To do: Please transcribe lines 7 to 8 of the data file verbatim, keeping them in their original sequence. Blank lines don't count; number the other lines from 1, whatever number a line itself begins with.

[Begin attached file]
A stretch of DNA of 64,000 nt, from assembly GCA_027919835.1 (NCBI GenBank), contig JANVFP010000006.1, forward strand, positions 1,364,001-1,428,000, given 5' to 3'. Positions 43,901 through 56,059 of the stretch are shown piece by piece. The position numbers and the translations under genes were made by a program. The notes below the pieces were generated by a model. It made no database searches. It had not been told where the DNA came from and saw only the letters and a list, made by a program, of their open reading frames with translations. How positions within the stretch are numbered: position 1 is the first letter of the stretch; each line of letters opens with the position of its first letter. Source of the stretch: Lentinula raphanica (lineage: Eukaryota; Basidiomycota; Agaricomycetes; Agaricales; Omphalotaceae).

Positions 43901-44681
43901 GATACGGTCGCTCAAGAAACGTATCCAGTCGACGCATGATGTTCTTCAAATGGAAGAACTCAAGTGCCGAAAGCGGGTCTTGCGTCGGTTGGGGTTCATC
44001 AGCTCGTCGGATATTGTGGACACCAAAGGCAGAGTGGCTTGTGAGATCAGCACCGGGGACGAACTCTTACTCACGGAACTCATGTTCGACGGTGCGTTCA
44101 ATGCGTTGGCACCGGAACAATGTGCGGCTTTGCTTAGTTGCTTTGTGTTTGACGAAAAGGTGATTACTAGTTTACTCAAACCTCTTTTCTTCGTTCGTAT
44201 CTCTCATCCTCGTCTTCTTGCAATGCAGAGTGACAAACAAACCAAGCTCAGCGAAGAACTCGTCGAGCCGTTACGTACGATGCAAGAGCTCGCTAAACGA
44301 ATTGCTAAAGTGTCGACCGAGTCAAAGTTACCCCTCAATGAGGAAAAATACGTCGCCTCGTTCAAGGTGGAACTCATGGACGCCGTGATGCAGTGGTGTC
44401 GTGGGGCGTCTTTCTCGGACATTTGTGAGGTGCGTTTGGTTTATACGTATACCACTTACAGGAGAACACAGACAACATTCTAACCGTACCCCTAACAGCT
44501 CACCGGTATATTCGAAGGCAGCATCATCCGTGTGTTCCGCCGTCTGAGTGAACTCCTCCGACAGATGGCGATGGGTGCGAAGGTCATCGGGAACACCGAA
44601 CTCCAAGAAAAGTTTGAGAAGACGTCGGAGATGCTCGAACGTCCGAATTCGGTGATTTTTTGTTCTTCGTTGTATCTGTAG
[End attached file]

44301 ATTGCTAAAGTGTCGACCGAGTCAAAGTTACCCCTCAATGAGGAAAAATACGTCGCCTCGTTCAAGGTGGAACTCATGGACGCCGTGATGCAGTGGTGTC
44401 GTGGGGCGTCTTTCTCGGACATTTGTGAGGTGCGTTTGGTTTATACGTATACCACTTACAGGAGAACACAGACAACATTCTAACCGTACCCCTAACAGCT